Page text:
Where to go?: Can Indonesian Twitter users live without the bird app?

Currently the site is still up, but the general fear that the social media site would break down remains among users.

Radhiyya Indra

Radhiyya Indra

The Jakarta Post


News source: Especially during the peak of COVID-19 pandemic, Twitter is a source of news that everybody depends on. (Unsplash/Claudio Schwarz)(Unsplash/Claudio Schwarz)

November 28, 2022

JAKARTA – As former Twitter employees speak up about the possibility of the social platform’s collapse, its users talk about the prospect of moving out. Last Friday, Twitter users began crying out,

saying goodbyes and ironically joking around as if it was their final days of seeing each other. For many, the possibility of the prominent social media platform shutting down was either something to be upset or joke about.

On Nov. 18, senior and former employees at Twitter headquarters publicly stated that, due to the lack of employees agreeing to Twitter’s new, controversial leader Elon Musk’s ultimatum of accepting “hardcore” work, many of those employees have left the social media enterprise. This became one of the factors that led to the predictions that Twitter’s operations would break down overnight.

The social platform’s doomsday did not come. Currently, the site is still up and running. But the general fear that the beloved (and also hated) social media site, which has generated prominent public discourses and opinions over the last decade, would break down remains among its users. A site reliability engineer also predicted to the MIT Technology Review a week prior that a collapse might happen gradually, giving it six months before more problems surfaced.

Many users are scrambling to look for other social platforms – whichever they deem fit.

“Twitter is part of my life. I don’t know where else to go,” 23-year-old freelance translator Fadhila Auliyaa Rahma said to The Jakarta Post on Nov. 18.

Others have started posting their Instagram handles so their followers can find them there. Some have already gone onto different platforms, like the previously popular, fandom-oriented Tumblr or the recently rising Mastodon.

“I tried Mastodon back during the [United States] presidential election because Twitter was down at one point,” Fadhila said. “But it felt awkward [to use], maybe because I wasn’t familiar with its user interface.”

For the people: A screenshot of the recently-popular social network Mastodon taken on Thursday shows its promise to present a ‘radically different’ platform devoid of corporate-funded contents. (Mastodon/Screenshot) (Mastodon/Screenshot)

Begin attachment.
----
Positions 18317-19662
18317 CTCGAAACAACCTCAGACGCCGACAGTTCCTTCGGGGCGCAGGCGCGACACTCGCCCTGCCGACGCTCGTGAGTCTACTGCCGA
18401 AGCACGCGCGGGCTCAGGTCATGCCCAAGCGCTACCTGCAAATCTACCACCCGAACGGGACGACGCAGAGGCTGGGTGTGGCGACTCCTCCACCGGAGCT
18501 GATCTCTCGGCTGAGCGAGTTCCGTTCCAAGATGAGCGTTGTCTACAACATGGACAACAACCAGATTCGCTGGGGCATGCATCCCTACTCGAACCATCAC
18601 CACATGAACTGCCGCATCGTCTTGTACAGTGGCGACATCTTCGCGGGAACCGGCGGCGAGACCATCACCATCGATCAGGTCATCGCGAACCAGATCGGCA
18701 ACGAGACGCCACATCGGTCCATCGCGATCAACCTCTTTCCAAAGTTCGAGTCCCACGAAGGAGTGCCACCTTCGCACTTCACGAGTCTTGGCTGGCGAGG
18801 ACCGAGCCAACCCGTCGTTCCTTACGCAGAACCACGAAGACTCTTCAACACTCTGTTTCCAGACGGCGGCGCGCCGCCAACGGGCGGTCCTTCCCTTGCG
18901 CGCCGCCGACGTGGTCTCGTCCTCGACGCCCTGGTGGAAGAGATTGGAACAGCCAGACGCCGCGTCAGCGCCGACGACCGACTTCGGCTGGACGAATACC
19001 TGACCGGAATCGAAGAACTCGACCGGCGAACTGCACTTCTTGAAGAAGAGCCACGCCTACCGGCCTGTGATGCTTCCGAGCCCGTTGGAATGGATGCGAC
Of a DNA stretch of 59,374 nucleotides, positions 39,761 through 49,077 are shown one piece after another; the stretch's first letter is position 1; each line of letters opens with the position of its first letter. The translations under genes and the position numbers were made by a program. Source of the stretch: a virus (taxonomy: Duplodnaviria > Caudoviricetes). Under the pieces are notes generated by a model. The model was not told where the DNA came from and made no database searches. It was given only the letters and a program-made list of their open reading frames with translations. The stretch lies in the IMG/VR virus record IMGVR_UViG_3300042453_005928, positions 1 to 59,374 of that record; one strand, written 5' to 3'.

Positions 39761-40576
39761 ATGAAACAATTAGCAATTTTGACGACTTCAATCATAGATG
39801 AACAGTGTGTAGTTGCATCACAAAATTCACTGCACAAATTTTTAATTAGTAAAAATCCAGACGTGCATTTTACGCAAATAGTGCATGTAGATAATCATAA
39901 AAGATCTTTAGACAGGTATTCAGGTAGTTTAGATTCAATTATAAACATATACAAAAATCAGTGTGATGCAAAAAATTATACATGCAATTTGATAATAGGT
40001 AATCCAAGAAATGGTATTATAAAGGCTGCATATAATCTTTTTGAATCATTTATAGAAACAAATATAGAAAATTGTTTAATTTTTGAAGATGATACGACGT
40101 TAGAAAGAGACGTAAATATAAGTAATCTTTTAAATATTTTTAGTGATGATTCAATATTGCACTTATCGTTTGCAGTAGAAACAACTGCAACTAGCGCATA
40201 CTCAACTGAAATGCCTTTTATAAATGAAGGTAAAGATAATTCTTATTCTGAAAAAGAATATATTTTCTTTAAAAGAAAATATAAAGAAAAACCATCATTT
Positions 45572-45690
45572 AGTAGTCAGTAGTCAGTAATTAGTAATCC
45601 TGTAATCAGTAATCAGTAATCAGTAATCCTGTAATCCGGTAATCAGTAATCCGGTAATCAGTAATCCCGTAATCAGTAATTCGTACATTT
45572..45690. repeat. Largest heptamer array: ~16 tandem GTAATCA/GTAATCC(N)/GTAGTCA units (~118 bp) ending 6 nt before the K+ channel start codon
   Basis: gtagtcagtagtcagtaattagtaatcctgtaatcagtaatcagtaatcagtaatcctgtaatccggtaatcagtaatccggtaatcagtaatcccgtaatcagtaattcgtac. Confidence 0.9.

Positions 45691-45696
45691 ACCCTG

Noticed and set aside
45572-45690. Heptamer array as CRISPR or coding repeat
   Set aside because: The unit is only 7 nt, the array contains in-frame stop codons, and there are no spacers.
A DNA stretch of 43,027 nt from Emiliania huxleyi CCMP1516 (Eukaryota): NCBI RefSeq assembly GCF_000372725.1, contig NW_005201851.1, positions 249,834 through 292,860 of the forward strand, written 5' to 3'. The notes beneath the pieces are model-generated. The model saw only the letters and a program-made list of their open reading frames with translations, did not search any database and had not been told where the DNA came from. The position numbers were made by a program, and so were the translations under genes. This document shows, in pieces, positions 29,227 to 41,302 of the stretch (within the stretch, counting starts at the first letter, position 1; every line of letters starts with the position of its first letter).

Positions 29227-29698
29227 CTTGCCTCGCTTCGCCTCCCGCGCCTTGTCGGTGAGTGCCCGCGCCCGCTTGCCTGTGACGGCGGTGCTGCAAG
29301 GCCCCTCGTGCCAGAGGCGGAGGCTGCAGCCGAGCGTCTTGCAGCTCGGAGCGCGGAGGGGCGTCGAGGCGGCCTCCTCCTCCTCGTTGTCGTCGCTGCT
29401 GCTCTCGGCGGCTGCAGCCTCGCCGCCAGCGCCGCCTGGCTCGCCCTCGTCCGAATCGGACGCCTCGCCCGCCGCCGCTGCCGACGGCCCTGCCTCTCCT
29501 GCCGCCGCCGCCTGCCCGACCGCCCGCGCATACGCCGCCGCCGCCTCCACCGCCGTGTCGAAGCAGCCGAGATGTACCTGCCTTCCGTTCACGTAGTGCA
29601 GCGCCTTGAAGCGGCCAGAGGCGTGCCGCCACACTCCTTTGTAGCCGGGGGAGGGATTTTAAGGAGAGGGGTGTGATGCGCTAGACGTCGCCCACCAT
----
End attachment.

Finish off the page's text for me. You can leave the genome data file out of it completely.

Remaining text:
Other sources of news (and fun)

Elon Musk, Tesla leader and one of the wealthiest people in the world, had been embroiled in drama during Twitter’s buyout, initially backing out of his deal to buy the company and now having paid a fortune to become its owner. One of his goals was to apply rules that strengthen “free speech,” tweeting that comedy “is now legal on Twitter” and unblocking right-wing figures like former US president Donald Trump, who was suspended from the platform for “incitement of violence”.

But Elon’s following weeks as Twitter’s owner has only led to a spike in racism by nearly 500 percent, identity fraud and misinformation, which have caused division and backlash even from its employees.

And yet, the social platform still stands and remains where news and discourses bloom and boil.

“Twitter is essential for me as a journalist,” Judith Aura, a lifestyle reporter at Kumparan Woman, told the Post on Nov. 18.

“Everything that’s happening and trending, it’s on Twitter. I find out what I want or need to write from Twitter. It keeps me informed about many things, from occurrences around the globe to simple memes which can be useful for my job,” she elaborated.

Like Fadhila, Judith has been on Twitter since around 2010, using it initially to connect with her schoolmates and, later on, for “fangirling [and] ranting about everything”.

“I haven’t ventured out of Twitter and looked for other alternatives, so I don’t know how promising sites like Tumblr or Mastodon would be,” she said. But as a fangirl, she is familiar with the South Korean idol social app Weverse.

“I’m thinking of using Weverse more to connect with fellow [BTS fans] ARMYs and BTS,” she said.

Journalistic needs: Judith Aura, pictured in October at Kumparan’s head office, researches newsworthy stories, most of which are sourced from Twitter. (Courtesy of Judith Aura/.)

23-year-old Naya, a private sector employee from South Tangerang, was also aware of the grim news of Twitter and was thinking of other social platforms to interact with her friends.